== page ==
Router bridge

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Router bridge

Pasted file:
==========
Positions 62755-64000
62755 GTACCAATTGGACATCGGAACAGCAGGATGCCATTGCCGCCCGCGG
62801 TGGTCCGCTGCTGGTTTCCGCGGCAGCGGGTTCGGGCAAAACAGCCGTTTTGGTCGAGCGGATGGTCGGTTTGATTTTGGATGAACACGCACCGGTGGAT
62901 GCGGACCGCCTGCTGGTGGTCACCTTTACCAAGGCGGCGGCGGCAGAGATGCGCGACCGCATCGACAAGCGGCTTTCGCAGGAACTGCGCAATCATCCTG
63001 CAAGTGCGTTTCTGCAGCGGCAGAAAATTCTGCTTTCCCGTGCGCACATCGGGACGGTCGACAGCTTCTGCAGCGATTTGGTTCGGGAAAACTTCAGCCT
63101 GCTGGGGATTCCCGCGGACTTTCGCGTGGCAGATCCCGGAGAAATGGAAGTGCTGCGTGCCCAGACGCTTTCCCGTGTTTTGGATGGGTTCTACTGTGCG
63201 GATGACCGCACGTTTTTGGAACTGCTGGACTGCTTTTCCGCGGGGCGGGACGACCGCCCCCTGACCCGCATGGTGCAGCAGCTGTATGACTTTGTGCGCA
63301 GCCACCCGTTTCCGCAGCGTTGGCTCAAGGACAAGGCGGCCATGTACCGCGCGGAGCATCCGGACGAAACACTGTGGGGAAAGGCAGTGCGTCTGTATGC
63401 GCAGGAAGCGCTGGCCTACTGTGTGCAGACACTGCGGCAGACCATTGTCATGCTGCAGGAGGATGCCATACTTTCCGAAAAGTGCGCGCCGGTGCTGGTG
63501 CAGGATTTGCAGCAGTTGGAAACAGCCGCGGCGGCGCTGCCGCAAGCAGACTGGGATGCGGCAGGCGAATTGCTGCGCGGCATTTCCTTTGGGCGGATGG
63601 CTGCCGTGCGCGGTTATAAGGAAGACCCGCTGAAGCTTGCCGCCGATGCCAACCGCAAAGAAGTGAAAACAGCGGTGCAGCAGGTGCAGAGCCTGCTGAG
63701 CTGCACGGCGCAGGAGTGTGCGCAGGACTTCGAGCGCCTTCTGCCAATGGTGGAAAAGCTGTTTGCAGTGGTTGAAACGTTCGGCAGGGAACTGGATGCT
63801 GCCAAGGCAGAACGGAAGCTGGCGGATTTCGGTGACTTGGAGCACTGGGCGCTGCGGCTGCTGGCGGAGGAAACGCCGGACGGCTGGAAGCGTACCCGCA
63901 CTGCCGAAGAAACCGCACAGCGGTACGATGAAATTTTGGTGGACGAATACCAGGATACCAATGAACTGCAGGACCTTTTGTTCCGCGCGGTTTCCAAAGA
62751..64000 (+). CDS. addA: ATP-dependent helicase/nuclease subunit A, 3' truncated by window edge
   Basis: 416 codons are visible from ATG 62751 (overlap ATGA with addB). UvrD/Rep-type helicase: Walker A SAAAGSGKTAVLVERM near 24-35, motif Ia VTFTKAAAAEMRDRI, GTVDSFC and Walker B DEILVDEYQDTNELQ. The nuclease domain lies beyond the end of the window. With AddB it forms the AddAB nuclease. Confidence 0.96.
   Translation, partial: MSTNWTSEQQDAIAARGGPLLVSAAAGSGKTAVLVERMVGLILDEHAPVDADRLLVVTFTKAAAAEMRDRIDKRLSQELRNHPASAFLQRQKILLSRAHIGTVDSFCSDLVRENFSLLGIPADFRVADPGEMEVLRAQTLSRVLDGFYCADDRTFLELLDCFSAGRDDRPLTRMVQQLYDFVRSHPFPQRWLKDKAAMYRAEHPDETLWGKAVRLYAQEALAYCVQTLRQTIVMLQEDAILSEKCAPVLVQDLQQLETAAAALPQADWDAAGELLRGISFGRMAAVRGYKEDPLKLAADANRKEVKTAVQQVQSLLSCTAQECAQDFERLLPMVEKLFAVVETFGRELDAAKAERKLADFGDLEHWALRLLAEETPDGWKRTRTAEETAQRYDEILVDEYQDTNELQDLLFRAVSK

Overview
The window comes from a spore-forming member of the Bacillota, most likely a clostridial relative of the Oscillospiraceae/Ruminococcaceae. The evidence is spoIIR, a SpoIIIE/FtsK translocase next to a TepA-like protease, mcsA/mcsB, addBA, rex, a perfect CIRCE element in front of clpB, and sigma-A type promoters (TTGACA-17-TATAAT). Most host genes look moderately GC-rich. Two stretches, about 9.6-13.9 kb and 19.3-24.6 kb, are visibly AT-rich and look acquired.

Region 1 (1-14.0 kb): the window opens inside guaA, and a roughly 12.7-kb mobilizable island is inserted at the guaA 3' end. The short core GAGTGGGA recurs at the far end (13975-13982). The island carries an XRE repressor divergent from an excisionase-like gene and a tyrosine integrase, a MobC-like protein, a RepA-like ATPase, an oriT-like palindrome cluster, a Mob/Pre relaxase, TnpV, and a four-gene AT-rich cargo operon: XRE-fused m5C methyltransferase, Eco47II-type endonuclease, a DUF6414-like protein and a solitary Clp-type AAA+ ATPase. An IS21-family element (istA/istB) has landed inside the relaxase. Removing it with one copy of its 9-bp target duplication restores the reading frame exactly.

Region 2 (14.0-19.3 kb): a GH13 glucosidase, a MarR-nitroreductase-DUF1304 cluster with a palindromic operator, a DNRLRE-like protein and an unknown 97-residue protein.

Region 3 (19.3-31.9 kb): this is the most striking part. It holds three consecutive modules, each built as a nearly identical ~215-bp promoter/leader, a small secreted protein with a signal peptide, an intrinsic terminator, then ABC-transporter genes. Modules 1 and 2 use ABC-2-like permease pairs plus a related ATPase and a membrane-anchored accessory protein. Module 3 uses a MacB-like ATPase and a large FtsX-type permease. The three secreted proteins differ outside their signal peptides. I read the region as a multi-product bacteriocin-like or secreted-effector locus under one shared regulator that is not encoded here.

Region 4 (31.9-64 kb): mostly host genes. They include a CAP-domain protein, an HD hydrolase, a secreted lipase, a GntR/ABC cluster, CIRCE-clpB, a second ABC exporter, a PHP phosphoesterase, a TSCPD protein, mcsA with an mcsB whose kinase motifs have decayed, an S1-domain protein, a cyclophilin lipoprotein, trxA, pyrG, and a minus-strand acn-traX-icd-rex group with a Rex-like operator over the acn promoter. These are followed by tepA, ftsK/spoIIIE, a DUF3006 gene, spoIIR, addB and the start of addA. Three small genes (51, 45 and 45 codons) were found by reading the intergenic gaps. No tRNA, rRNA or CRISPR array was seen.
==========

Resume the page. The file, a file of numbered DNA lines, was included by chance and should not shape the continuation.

1. 1. Router Bridge Switch & Co. Franz Dosch 2001 DOSCH & AMAND Research GmbH & Co KG V1.1RouterOn the Internet, a router is a device or, in some cases, software in a computer, that determines thenext network point to which a packet should be forwarded toward its destination. The router isconnected to at least two networks and decides which way to send each information packet based onits current understanding of the state of the networks it is connected to. A router is located at anygateway (where one network meets another), including each Internet point-of-presence. A router isoften included as part of a network switch.A router may create or maintain a table of the available routes and their conditions and use thisinformation along with distance and cost algorithms to determine the best route for a given packet.Typically, a packet may travel through a number of network points with routers before arriving at itsdestination. Routing is a function associated with the network layer (Layer 3) in the standard model ofnetwork programming, the Open Systems Interconnection (OSI) model. A layer-3 switch is a switchthat can perform routing functions.An edge router is a router that interfaces with an asynchronous transfer mode network. A brouter is anetwork bridge combined with a router.BridgeIn telecommunication networks, a bridge is a product that connects a local area network (LAN) toanother local area network that uses the same protocol (for example, Ethernet or Token Ring). Youcan envision a bridge as being a device that decides whether a message from you to someone else isgoing to the local area network in your building or to someone on the local area network in the buildingacross the street. A bridge examines each message on a LAN, "passing" those known to be within thesame LAN, and forwarding those known to be on the other interconnected LAN (or LANs).In bridging networks, computer or node addresses have no specific relationship to location. For thisreason, messages are sent out to every address on the network and accepted only by the intendeddestination node. Bridges learn which addresses are on which network and develop a learning tableso that subsequent messages can be forwarded to the right network.Bridging networks are generally always interconnected local area networks since broadcasting everymessage to all possible destinations would flood a larger network with unnecessary traffic. For thisreason, router networks such as the Internet use a scheme that assigns addresses to nodes so that amessage or packet can be forwarded only in one general direction rather than forwarded in alldirections.A bridge works at the data-link (physical network) level of a network, copying a data frame from onenetwork to the next network along the communications path.© 2005-2006 DOSCH&AMAND Research GmbH & Co.KG all datas subject to change Moosacherstr. 56a D-80809 Munich GERMANY offer on request Fax +49.89.3589.8519 Email info@da-research.de